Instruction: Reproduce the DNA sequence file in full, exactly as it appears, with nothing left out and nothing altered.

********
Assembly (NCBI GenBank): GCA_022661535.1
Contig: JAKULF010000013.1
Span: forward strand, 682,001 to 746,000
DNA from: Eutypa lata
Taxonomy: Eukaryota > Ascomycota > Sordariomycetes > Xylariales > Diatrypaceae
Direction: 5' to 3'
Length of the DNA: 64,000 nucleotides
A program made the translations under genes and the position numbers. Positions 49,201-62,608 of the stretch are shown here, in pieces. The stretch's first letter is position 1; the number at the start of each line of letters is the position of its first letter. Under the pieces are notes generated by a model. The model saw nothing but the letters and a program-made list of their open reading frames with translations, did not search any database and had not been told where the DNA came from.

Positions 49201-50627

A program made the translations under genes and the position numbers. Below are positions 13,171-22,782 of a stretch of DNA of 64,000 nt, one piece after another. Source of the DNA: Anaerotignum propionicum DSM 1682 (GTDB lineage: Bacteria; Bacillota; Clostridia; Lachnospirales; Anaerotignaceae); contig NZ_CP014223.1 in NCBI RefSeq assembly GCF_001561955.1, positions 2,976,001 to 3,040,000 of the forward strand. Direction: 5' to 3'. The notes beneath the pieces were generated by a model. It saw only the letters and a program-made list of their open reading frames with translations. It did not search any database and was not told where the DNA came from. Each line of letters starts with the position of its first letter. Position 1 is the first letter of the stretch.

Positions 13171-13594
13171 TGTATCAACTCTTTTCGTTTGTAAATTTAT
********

Assembly (NCBI GenBank): GCA_022661535.1
Contig: JAKULF010000013.1
Span: forward strand, 682,001 to 746,000
DNA from: Eutypa lata
Taxonomy: Eukaryota > Ascomycota > Sordariomycetes > Xylariales > Diatrypaceae
Direction: 5' to 3'
Length of the DNA: 64,000 nucleotides
A program made the translations under genes and the position numbers. Positions 49,201-62,608 of the stretch are shown here, in pieces. The stretch's first letter is position 1; the number at the start of each line of letters is the position of its first letter. Under the pieces are notes generated by a model. The model saw nothing but the letters and a program-made list of their open reading frames with translations, did not search any database and had not been told where the DNA came from.

Positions 49201-50627

A program made the translations under genes and the position numbers. Below are positions 13,171-22,782 of a stretch of DNA of 64,000 nt, one piece after another. Source of the DNA: Anaerotignum propionicum DSM 1682 (GTDB lineage: Bacteria; Bacillota; Clostridia; Lachnospirales; Anaerotignaceae); contig NZ_CP014223.1 in NCBI RefSeq assembly GCF_001561955.1, positions 2,976,001 to 3,040,000 of the forward strand. Direction: 5' to 3'. The notes beneath the pieces were generated by a model. It saw only the letters and a program-made list of their open reading frames with translations. It did not search any database and was not told where the DNA came from. Each line of letters starts with the position of its first letter. Position 1 is the first letter of the stretch.

Positions 13171-13594
13171 TGTATCAACTCTTTTCGTTTGTAAATTTAT